A 2005 study by the Congressional Hispanic Caucus Institute's Hogar Initiative shows that almost 50% of Hispanics in the U.S. are homeowners, and that 60% of Latinos will own their homes by 2010. The same study states that from 1980 to 2000 there was an 80% increase in Latino families with annual incomes over $40,000 per year; this rate is three times that of the increase for the overall middle class. The Real Estate Center at Texas A&M University reported in 2004 that 48% of Hispanics who do not own a home say that are likely to purchase one in the next 2-3 years and that they prefer or need to work with a Spanish-speaking agent when engaged in reale estate affairs.

Between 1990 and 2002, Hispanic buying power in South Carolina more than quadrupled, ranking the state as the sixth fastest-growing in the nation, according to University of Georgia research. In August 2005, a University of South Carolina study showed Hispanics in S.C. with an approximate annual purchasing potential of more than $2 billion, 80% of which is spent within the state. According to a 2002 survey by the U.S. Census Bureau, South Carolina is one of five states with the fastest rates of growth for Hispanic-owned firms between 1997 and 2002: New York (57%), Rhode Island and Georgia (56% each), Nevada and South Carolina (48% each).

From January 2004 to June 2006, the number of patients reporting Spanish as their primary language more than doubled (from 794 to 2,081) at the Medical University of South Carolina. Other Charleston area hospitals reported similar increases for the same time period.

Almost 14 million U.S. Hispanics are on the Internet, a cyber-population only exceeded by Spain and Mexico. According to the Domain Industry News Magazine, one in 10 Internet users worldwide are Spanish-speakers making it the #3 language in the cyber-community, and from 2000-2006 the number of Spanish-speaking Internet users grew 231%, a rate surpassing that of English-speaking Internet users.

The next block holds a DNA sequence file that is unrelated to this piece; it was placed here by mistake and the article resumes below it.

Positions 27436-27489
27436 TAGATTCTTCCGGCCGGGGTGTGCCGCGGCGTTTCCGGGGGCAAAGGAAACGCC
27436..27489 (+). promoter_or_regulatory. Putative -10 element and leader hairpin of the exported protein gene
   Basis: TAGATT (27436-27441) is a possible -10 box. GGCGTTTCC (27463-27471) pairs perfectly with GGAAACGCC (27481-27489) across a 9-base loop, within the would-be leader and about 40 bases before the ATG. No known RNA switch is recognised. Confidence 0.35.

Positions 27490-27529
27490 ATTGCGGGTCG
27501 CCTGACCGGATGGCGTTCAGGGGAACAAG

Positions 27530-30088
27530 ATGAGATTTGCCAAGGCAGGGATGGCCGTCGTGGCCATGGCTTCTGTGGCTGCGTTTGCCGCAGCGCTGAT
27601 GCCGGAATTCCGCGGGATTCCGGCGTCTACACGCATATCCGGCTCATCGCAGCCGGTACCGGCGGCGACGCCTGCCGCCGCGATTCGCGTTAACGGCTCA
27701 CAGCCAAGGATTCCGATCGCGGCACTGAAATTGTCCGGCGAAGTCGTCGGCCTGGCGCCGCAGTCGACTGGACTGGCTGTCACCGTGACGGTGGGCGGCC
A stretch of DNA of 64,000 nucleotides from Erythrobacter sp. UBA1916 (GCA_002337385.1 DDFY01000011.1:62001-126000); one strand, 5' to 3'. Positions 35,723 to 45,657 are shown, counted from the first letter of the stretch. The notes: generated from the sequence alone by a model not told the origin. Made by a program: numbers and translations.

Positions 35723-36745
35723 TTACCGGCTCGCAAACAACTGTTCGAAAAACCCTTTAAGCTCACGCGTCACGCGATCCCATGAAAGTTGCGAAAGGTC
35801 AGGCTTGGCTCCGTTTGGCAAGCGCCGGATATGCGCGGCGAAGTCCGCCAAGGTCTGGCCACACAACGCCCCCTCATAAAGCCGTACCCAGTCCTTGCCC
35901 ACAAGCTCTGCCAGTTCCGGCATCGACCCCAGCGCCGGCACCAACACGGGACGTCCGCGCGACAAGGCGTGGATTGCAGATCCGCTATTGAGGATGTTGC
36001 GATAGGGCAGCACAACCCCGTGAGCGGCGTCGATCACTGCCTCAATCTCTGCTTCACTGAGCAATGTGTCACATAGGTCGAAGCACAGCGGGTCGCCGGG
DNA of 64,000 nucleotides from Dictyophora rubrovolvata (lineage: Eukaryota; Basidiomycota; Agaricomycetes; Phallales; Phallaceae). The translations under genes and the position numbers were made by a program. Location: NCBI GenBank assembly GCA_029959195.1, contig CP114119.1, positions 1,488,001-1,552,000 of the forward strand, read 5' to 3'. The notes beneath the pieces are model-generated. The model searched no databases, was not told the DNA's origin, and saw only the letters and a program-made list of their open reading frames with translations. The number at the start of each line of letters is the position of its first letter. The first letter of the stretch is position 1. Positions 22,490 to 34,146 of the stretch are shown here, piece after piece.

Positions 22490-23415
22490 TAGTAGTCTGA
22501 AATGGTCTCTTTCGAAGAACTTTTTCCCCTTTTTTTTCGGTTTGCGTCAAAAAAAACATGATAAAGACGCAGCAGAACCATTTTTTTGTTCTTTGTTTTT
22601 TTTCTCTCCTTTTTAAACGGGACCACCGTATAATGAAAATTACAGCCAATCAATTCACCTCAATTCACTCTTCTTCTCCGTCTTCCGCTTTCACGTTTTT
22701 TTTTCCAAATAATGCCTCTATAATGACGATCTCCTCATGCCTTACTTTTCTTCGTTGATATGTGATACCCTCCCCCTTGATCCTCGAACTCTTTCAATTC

With 12% of the U.S. population speaking Spanish, no prospective career is immune to the benefits of knowing this language.

In summary, the following reinforce the need for all students to learn Spanish:

  • U.S. is the 2nd largest Spanish-speaking country in the world
  • Language most commonly spoken by the U.S.'s nearest neighbors and most new immigrants
  • Dominant language spoken in 21 countries on five continents
  • The 2nd most widely spoken language in the world, used by over 330 million people
  • Approximately 12% of the U.S. population, 80% of Hispanics in U.S., speak Spanish
  • By the year 2020, an estimated 52 million people will speak Spanish in the U.S. (15.5% of the U.S. population).
  • U.S. companies are well-established in all Spanish-speaking countries (e.g., there are 24 U.S. banks in Mexico City alone)
  • Necessary for tourists in Mexico and much of South America
  • Useful for people living anywhere in the U.S.

CAREERS USING SPANISH: accounting, administrative assistance, advertising, agriculture, banking, business, communications, construction, consulting, criminal justice, emergency services, employment and welfare offices, engineering, foreign commerce, government service (C.I.A., F.B.I., etc.), health care, import-export, journalism, law enforcement, legal services, library service, management, manufacturing, marketing, medicine, military, psychiatry, public relations, research scholarship, sales, social work, teaching, telecommunications, translation, travel industry, U.S. Customs.

For articles on prevalance of Spanish and the Hispanic population in the U.S. and the Charleston area, see For additional statistics on Hispanics in the U.S., see